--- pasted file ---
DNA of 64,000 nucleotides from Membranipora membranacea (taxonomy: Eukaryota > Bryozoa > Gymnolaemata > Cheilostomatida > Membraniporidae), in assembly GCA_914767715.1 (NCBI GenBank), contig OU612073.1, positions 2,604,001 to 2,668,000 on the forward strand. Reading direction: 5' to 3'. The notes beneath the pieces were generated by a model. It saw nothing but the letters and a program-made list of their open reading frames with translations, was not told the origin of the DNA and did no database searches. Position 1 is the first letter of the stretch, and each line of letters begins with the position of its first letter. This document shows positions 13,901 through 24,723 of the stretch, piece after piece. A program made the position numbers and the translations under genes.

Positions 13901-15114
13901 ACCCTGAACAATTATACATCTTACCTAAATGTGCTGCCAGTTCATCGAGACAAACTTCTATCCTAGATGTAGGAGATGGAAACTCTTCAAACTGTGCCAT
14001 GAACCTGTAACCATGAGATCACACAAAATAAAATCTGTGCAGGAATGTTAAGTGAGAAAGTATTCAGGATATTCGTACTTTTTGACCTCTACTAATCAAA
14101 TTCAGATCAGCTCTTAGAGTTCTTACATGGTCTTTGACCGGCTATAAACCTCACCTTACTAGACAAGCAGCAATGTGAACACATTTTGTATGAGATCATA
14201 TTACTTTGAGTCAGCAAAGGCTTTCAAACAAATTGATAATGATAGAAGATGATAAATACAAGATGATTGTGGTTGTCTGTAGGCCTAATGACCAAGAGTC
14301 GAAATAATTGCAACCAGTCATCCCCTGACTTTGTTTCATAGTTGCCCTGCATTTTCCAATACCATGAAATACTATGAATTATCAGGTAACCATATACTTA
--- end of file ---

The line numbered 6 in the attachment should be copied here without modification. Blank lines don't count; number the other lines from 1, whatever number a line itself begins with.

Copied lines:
14201 TTACTTTGAGTCAGCAAAGGCTTTCAAACAAATTGATAATGATAGAAGATGATAAATACAAGATGATTGTGGTTGTCTGTAGGCCTAATGACCAAGAGTC